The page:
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Sunday, October 14, 2012


In struggling with a desire to write and a lack of insight upon what to write on, I have decided to listen and be moved by the holy spirit of internet, Google. What would the almighty Google have to say today? So, I asked it and it answered back with a quote of the day, and this is what it said:

Keep true to the dreams of your youth. 
- Friedrich Schiller 
The dreams of my youth...? I don't really know if I can think back and recall, exactly, what those dreams may have been. You see, I have an extremely difficult time with past memory. I don't necessarily know why this is, but my past seems but a morning mist settling in on the prairies for a brief rest prior to departing before the Sun's midday embrace.

If I really try, I can come up with a few dreams that I may have had when I was young.

In my early youth my dream was to be a professional hockey player. I would play in the NHL and be one of the greats: Wayne Gretzky,  Lanny McDonald, and Mario Lemieux. My brother and I would play street hockey day in and day out, night and day. We even paid honour to our country by singing it's national anthem prior to our game(I was the Calgary Flames, my brother, the Edmonton Oilers). I watched hockey religiously, weeping when my team was eliminated out of the playoffs. I would be one of them some day. However, time and finances of my family, were an unremovable obstacle on the path to this dream. This was not to be.

Even in my youth I had a deep and strong desire for the divine, for the mysterious other. My parents helped to instill some of this within me and guided me while I grew. There came a time when I sought from the divine whether I should become a hockey player or a missionary. I felt a strongly at that moment to seek the latter rather then the former. My parents were well pleased with their young one's decision. From this point on I began a journey toward work within the ministry, whether it be a missionary, pastor or an evangelist. I recall my father reading to the family, when I was 14 or 15 years of age, at devotional time the biography of Billy Graham. I would be the next Billy Graham I declared. I desired to lead as many people to God as Billy Graham did.

As I grew I became more and more involved in the church and youth programs. I became a youth leader very young. Adult leaders admired my maturity and passion for God. I was often given words of affirmation from these leaders, pastors, my parents and the parents of my peers. These words gave me great comfort and fuelled within me a desire to do more and, sub-consciously, to hear more. I would become a pastor, a leader of the flock. When I graduated from high school I entered into my first year  of bible college in a Bachelor of Pastoral Ministry program. However, as time progressed and big life changes occurred I withdrew from the program in order to make a living.

Through these experiences I have learned many things, but one lesson, the deepest underlying current, of all that I dreamt was this: In all that I have dreamt and pursued to become, all have one thing in common, each one provides a great amount of attention, popularity, and affirmation. All things of which I most greatly desired and still often do.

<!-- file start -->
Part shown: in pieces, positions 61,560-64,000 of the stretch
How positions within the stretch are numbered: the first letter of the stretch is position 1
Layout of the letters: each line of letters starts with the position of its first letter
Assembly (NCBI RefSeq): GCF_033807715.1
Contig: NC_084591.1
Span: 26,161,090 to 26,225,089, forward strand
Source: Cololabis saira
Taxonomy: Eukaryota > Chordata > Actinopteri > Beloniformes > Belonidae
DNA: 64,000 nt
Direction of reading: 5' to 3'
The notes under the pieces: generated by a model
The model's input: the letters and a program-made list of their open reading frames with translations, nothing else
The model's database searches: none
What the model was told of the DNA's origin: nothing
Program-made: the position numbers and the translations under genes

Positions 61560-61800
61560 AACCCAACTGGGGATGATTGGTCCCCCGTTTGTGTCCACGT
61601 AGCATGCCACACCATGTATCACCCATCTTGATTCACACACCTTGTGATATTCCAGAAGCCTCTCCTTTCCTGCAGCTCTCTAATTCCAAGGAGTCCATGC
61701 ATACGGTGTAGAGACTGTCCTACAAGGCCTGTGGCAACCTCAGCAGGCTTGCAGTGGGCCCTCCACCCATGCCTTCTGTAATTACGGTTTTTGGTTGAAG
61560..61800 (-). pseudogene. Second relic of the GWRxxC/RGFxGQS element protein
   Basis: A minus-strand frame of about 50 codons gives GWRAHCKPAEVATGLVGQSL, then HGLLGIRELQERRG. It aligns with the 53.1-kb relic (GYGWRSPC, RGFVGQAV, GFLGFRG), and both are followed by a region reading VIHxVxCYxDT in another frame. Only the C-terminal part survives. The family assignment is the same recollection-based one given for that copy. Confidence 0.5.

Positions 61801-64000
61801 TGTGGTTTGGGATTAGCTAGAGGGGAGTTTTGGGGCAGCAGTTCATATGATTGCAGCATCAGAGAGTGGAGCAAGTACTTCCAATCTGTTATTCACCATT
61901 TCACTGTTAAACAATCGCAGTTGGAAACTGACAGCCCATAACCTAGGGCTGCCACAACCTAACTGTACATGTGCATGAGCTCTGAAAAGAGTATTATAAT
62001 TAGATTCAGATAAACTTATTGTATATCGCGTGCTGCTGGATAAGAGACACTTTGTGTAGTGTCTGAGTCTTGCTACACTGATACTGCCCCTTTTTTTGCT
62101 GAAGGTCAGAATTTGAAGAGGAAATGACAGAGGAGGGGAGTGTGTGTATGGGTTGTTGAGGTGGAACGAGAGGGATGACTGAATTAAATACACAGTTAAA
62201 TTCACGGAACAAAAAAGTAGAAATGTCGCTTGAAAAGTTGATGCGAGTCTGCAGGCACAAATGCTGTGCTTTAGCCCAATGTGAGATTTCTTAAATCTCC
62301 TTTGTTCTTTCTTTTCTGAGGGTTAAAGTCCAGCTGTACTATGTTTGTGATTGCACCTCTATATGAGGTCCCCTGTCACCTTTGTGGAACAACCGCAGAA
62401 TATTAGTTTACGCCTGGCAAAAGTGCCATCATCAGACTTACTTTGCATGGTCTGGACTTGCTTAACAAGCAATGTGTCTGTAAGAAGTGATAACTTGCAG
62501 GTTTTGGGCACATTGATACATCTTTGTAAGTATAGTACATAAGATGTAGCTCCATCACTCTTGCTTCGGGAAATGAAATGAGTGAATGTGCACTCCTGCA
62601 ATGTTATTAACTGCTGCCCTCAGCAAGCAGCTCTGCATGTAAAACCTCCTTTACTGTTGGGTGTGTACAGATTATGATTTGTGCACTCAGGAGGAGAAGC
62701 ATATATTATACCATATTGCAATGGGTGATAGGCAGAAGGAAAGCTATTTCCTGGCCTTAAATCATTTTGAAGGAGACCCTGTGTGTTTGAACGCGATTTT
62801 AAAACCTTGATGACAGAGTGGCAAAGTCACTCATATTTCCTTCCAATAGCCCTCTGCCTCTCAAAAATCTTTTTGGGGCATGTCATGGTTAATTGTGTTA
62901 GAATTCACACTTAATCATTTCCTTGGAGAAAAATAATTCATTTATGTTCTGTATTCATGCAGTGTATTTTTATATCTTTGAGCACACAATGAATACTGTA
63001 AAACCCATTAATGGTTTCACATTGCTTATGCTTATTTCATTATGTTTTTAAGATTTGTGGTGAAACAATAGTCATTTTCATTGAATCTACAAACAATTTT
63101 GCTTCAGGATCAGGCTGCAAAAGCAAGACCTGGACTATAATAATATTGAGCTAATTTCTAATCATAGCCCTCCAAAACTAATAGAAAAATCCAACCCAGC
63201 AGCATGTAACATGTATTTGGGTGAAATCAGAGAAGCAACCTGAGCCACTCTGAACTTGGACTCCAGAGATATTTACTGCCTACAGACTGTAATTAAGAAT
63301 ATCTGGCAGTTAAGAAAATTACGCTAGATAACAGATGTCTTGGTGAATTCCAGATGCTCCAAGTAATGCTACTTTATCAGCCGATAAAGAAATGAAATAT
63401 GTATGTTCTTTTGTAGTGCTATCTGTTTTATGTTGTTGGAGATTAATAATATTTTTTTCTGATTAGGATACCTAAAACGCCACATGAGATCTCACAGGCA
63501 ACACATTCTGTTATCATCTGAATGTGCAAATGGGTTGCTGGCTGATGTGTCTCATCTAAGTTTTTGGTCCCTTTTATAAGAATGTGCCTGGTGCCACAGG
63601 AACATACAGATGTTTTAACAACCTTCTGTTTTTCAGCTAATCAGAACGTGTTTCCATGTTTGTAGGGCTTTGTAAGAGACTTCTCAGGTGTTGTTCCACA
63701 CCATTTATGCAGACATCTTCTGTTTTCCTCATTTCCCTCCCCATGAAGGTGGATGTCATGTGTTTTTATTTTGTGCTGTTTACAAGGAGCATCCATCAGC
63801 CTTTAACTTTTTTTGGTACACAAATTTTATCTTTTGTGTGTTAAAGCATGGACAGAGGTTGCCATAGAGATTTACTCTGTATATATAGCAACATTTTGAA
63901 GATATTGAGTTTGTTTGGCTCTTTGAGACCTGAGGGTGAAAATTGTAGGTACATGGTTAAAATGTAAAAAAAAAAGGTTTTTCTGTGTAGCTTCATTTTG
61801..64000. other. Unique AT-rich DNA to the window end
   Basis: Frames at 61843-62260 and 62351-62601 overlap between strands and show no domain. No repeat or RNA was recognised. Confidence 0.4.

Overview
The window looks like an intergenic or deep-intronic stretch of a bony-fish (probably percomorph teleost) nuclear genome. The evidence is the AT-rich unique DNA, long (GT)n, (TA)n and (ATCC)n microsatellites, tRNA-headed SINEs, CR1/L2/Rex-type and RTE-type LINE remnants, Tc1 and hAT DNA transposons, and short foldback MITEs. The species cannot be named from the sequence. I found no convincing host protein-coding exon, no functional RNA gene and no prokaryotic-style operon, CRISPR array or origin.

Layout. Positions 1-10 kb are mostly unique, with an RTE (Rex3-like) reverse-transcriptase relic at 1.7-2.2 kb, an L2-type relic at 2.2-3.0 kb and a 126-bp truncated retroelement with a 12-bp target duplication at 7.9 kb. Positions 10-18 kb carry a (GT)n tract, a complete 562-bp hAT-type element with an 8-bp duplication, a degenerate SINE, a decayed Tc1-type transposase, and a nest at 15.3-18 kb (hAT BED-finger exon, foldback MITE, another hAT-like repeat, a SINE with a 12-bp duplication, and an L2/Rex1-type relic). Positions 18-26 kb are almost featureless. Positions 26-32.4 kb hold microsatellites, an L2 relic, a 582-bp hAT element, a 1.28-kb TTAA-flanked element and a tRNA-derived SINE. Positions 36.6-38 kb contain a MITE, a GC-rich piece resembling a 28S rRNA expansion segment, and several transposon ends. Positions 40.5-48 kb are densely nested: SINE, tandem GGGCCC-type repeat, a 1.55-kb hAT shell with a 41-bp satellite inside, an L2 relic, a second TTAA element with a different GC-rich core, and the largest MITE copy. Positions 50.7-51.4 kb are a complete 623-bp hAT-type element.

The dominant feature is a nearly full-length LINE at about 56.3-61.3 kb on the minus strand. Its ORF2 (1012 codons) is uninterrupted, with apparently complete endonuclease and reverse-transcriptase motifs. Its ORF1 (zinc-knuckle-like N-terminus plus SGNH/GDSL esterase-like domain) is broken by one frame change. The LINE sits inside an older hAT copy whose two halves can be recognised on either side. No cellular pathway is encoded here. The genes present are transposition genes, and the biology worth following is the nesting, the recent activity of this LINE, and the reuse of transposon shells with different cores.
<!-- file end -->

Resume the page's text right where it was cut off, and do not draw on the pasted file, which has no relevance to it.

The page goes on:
I guess, if I am honest with myself, the dreams of my youth were to always be: admired, well known, loved and given words of affirmation. I am better discovering this as I grow and seek to understand myself.

But, what does one do with these dreams? Dreams that are not so easily narrowed down to one career,  hobby or belief. Are they wrong or perhaps misguided dreams? I'm I just a dreamer of dreams?

One thing is for certain, these dreams, the dreams of our youth and present, hold a great influence, for good or for bad, but they remain vital to our existence.

“Where there is no vision, the people perish.” 
- Proverbs 29:18 

Thanks Google, for the inspiration!

Saturday, October 6, 2012


Pride slays thanksgiving, but a humble mind is the soil out of which thanks naturally grows.  
 Henry Ward Beecher

Thank you for everything that comes my way and for the things that do not. Thank you for the hardships and the joys of life. Though, while I struggle through the hardships, I am much better off for them. For the joys, well, they are the icing on the cake. 

Thank you for the gift of relationships and all that comes with them. Thanks for the arrival of great and long-time friends of whom I have just met face to face. Thanks to a friend who's dedication is unsurpassable, a friend, though far away, resides still close within my heart, mind and soul. 

Thank you for a wonderful and inspiring wife who takes me for all my flaws and strengths. A wife who daily inspires me to be more that what I am, all the while, embracing that of which I am. A woman   with whom my dreams know no boundaries. She guides, encourages and bestows wisdom on my walk of life, illuminating a path before my feet. 

Thank you for my children, whom bring such joy and strife. For their ability to metaphorically and  literally keep me alive without even knowing it, I give them thanks. For wrestles and tickles, laughter and sobs, love and hate, patience and humility, I give them thanks. The abilities they have to mould in me a desire to become better. Like little mirrors they reflect, into my very being, the child within, the hurts, the joys, the longings and more. I want so bad to be a child alongside them. I want so bad to play with the lost child within. 

Thank for who I am, though I know not entirely who that may be. Though, I feel that who I am, is my worst enemy. Give me strength, in order that I may make peace with me in grace, love and honesty.

Thank you for all that I have. Thank You! Thank You! Thank You!

Be thankful for the bad things that happen in life. For they open your eyes to the good things you weren't paying attention to before. 
author unknown